Raise the Roof: Tesla's attention to vehicle safety is above the rest
A Tesla Model 3 recently went through a staggering real-world test of its safety. While a Tesla owner was driving friends to their wedding, a tree fell on their car. In turn, everyone got out of the vehicle without injuries. Perhaps some of this was good luck but plenty of credit should go directly to Tesla's engineers for their ongoing attention to vehicle safety.
Above: Tesla's design approach in order to maximize safety (Source: Tesla)
Sam Fursey, the owner and driver of this particular Tesla Model 3, posted a short video of this frightening event on his YouTube channel. It turns out that this video clip was recorded through the dashcam of another friend’s car chasing behind.
Despite having a glass roof, Fursey's Tesla showed exceptional resistance to such a massive amount of weight falling unexpectedly on his Model 3. The cabin of the car stayed intact and the impact didn't impede on the occupants of the vehicle.
Above: The Tesla Model 3 roof after this tree fell on it (Source: Sam Fursey / YouTube)
The Model 3 owner shared the story of this crazy event in the description of his YouTube video: "Large section of an old tree fell directly on my car, right above the driver’s seat. I was driving my best friend and his fiancé to their wedding. The footage is from the dash cam of the car behind us, driven by one of the bridesmaids. We all walked away… thank you higher powers, and Tesla engineers," explains Fursey.
Besides on their mission to expedite electrification in the auto sector, Tesla also happens to be obsessed with safety. In 2018, NHTSA awarded Tesla Model 3 the highest 5-star rating possible in its crash test results. But the results also crowned Model 3 as the car with the lowest probability of injury that NHTSA has ever tested — and this holds true even after 3 years today.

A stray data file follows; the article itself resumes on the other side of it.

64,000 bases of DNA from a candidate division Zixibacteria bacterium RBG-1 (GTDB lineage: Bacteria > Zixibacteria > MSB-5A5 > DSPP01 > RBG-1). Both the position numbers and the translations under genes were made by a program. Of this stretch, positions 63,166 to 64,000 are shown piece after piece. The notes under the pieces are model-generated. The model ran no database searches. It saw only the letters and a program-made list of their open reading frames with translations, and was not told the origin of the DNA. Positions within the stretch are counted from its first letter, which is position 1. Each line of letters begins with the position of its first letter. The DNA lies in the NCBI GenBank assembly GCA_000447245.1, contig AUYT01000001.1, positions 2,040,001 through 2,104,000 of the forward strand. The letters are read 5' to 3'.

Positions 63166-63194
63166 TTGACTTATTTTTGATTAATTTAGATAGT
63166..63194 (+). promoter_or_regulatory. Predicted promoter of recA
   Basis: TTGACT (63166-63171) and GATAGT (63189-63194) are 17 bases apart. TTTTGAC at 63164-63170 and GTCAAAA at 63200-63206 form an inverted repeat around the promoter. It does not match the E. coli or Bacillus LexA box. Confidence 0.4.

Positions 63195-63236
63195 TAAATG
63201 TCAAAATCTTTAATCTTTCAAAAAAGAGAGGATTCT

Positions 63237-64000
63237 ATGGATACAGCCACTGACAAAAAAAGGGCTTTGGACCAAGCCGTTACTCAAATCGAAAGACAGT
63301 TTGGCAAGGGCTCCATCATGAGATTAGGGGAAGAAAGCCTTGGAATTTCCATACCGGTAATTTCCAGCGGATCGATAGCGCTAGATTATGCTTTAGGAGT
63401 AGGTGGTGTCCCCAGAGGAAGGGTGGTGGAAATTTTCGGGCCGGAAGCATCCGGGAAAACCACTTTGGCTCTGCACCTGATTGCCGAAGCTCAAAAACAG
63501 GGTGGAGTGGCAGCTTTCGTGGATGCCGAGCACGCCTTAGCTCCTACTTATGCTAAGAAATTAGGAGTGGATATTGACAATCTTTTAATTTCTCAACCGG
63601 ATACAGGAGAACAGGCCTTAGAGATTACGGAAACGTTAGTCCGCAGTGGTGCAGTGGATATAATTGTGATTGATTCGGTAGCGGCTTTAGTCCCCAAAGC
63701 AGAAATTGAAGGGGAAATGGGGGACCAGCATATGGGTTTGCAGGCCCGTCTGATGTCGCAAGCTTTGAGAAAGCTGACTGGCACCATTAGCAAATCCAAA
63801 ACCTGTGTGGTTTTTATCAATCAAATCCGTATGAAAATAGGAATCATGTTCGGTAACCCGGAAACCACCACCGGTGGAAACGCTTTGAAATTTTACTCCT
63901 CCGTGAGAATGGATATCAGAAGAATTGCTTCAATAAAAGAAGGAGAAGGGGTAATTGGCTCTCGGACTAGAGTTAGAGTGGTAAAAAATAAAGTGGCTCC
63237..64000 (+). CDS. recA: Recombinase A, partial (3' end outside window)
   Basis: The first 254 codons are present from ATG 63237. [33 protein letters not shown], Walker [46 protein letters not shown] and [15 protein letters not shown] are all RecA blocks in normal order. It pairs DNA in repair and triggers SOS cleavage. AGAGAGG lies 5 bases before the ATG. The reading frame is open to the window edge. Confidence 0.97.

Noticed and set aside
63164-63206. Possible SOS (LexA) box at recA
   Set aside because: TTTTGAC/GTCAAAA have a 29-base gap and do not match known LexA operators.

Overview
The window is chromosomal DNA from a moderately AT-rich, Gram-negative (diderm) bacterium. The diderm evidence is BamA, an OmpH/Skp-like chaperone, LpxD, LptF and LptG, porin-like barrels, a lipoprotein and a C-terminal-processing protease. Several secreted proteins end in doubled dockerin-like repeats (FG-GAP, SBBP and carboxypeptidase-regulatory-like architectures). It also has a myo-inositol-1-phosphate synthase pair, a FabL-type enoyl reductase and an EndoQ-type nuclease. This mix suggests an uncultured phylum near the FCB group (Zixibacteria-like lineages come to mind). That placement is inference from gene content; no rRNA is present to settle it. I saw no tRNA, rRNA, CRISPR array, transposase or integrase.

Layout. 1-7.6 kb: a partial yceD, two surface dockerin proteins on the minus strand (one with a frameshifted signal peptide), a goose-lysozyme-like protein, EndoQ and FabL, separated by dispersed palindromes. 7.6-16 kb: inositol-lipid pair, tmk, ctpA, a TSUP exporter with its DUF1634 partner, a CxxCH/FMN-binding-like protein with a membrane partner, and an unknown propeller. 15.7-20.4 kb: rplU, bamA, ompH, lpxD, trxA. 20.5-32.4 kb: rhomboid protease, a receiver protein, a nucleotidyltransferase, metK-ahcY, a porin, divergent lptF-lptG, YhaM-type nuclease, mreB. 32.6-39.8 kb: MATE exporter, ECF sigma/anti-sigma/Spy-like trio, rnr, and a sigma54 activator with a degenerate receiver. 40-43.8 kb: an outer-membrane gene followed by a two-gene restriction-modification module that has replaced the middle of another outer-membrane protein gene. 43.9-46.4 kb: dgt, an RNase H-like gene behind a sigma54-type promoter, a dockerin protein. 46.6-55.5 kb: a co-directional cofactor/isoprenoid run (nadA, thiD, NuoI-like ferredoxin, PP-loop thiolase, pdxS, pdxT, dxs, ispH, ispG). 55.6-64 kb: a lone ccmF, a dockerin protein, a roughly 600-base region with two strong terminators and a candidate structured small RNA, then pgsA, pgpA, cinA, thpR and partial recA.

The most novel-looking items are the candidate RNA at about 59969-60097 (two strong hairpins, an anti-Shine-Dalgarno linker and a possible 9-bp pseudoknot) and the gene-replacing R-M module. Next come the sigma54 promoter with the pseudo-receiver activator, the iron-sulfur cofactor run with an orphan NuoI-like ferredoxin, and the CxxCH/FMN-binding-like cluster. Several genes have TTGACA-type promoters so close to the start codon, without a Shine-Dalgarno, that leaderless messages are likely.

Above: Tesla Model 3 has the lowest probability of injury of any vehicle tested by the NHTSA (Source: Tesla)
The United States Insurance Institute for Highway Safety (IIHS) also tested a Tesla Model 3 in 2019 and tested the vehicle’s glass roof by pressing it with 20,835 lbs (9,450 kg) of peak force. IIHS found out that the roof strength of the Tesla Model 3 should get the maximum safety rating.
In this case, the weight of the large tree trunk that fell on this Tesla Model 3 is thought to be around 2,000 lbs. But adding the kinetic energy while the tree was falling, the force could be much more than 2,000 lbs.
Video: Tesla Model 3 IIHS crash test results related to roof strength (Source: IIHS)
Last year, TeslaOracle reported an accident from China that involved a Model 3 getting rolled over multiple times — yet the glass roof still didn't collapse. My colleague over at CleanTechnica, Johanna Crider also recently posted an article on how the occupants of two Teslas survived after the cars fell off a cliff.
Interestingly, Tesla holds itself to a higher standard — it doesn't rely solely on crash results from different authorities. The automaker has its own dedicated crash lab for R&D and testing. The glass used in all Teslas is made in-house using technology internal teams have developed as a result of their own research.
Let’s watch what happened, in a flash, during the accident. Everyone got out of the incident safely, and that’s the truly the amazing part of this story.